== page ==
My parents moved us from a farm house in the country to a suburban colonial about 40 minutes closer to Boston the summer before I began second grade, and even though that was the only real extreme change that I experienced as a kid, I still never quite felt like I fit into the town where I spent the bulk of my childhood. In high school, I left for boarding school in Greater Boston but returned home after a perfect storm struck my life.
I don’t think anyone was surprised when I declared my intent to move to New York for college, nor was my ultimate decision to abandon my collegiate goals for a year and move to Berlin on a gap year unexpected. The five years that followed, though, and my ultimate return to the American shores wasn’t part of the script.
Thanks to dozen of trips across the Atlantic, and hours of flights between the places I grew to care about, I immediately feel like I’m home arriving at a handful of airports. The bedroom community outside of Boston where I grew up is sandwiched between three airports: Logan was the first airport I ever went to, and was beacon that welcomed me back into the US time and time again after Delta 231. Cruising down the New England coast and coming in low over the water has always signaled that I’m going to somewhere that people care about me. The same feeling erupts as I land in Portland, even though it’s a tiny airport and I fly to and from it much less. Try as I might to reject New England and Maine and lobster and tote bags, struggle as I do to feel at home in my parents’ house, it’s a safe place.
Landing at Tegel was signal that home was a short cab ride away for the duration of my time in Berlin. I love(d) that airport, however dysfunctional, and spent the best years of my life there. It’s strange to not be there anymore. Berlin and I had a dysfunctional relationship, but watching planes take off while eating breakfast at Tegel Terrace was always a wonderful time, and waiting at the gate to pick up friends and family is unheard of anywhere else.
And now I have JFK. As my plane landed in Queens last night, two hours later than it was supposed to, I realized that I had the same feeling of relief that I always had when touching down at home. New York doesn’t always feel like it’s where I belong right now, and I’m still adjusting to life here, but I know that when the wheels hit the runway, the battle is almost over. I’m safe, there are people here that love me, I’m home.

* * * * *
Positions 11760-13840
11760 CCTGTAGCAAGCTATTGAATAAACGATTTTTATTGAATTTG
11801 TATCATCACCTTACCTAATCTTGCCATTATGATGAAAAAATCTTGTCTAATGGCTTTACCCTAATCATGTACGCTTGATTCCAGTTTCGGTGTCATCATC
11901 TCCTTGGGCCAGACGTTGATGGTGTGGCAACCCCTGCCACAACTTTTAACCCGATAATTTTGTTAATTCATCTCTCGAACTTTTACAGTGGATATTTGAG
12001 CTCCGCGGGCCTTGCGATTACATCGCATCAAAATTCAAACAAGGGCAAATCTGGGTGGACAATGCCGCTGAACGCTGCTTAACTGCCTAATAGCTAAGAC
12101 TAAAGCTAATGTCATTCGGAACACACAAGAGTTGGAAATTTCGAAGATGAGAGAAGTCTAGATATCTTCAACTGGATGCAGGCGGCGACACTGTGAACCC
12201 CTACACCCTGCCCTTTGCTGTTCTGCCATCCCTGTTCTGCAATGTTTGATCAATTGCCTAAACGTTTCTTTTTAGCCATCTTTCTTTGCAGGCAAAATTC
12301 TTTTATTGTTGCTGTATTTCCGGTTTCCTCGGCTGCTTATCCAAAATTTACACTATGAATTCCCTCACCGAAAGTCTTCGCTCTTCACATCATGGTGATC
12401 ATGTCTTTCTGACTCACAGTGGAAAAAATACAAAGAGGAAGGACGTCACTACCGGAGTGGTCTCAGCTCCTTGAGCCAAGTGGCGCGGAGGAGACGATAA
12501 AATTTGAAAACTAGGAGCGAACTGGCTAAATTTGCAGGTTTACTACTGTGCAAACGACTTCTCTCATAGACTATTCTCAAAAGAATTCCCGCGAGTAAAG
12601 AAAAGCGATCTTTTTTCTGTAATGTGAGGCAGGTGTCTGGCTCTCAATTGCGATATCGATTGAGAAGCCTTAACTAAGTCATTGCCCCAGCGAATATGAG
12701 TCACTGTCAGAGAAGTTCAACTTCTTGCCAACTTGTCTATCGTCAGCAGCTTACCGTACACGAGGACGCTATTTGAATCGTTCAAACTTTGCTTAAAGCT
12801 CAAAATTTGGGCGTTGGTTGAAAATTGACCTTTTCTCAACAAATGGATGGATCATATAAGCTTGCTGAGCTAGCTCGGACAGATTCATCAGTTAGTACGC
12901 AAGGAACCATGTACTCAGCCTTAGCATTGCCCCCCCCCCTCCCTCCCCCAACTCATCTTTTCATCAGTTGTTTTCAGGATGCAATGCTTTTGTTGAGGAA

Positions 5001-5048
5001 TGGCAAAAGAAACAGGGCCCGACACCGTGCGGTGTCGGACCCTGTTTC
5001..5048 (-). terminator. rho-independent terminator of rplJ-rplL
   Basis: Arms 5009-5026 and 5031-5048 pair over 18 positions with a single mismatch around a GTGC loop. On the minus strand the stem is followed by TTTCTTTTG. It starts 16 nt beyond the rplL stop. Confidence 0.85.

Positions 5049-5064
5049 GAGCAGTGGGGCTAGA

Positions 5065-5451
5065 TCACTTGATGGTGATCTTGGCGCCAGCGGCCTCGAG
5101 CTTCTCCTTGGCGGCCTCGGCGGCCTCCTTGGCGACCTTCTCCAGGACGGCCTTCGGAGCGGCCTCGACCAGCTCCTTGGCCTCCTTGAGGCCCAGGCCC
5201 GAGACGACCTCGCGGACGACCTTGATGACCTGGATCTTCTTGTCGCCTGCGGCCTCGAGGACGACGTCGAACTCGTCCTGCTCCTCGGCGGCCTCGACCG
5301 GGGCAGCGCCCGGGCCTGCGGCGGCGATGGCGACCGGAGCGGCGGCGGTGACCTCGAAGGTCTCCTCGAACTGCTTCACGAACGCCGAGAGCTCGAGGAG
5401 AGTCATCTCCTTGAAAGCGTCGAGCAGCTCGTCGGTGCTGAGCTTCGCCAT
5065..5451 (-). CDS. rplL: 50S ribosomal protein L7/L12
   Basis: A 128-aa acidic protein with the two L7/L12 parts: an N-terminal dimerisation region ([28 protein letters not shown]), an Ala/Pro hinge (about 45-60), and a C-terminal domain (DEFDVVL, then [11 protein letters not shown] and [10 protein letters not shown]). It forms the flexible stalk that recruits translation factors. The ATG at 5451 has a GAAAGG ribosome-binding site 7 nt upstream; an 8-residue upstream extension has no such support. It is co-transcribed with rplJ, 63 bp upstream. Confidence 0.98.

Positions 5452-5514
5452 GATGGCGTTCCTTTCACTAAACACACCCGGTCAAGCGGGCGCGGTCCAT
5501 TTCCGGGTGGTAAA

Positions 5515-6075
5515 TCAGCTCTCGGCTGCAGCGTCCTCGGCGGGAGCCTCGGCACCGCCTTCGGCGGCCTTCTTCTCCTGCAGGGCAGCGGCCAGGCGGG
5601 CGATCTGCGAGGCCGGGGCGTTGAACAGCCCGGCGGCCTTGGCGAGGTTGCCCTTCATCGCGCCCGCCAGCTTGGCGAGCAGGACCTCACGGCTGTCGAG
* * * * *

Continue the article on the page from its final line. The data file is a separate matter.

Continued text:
I’m not sure when I stopped feeling the need to shout every victory and defeat and fear and neurotic thought out to strangers on the Internet, but I do know that it has happened at a time when both the stresses and pleasures in life have grown and changed exponentially. I’m learning to adapt, I’m learning to work through things on my own (and with help), and I’m figuring out what’s important to me as a twenty-something.
Thursday evening, as news of LePage’s latest — and by far greatest — roll through the gutter flashed on TV screens all over Maine, WCSH anchor Pat Callaghan felt compelled to preface the story during his 5:30 p.m. newscast with this warning:
"We’re about to put on screen what the governor said in response (to Jackson) and some of our viewers who may find it distasteful may want to hit the mute button and turn away for the next 20 seconds or so."
Think about that, fellow citizens. Your local news is now warning, before reporting on what your governor said today in the normal conduct of his duties, that you might want to block your eyes and turn down the volume.
The governor of my home state is a fucking moron.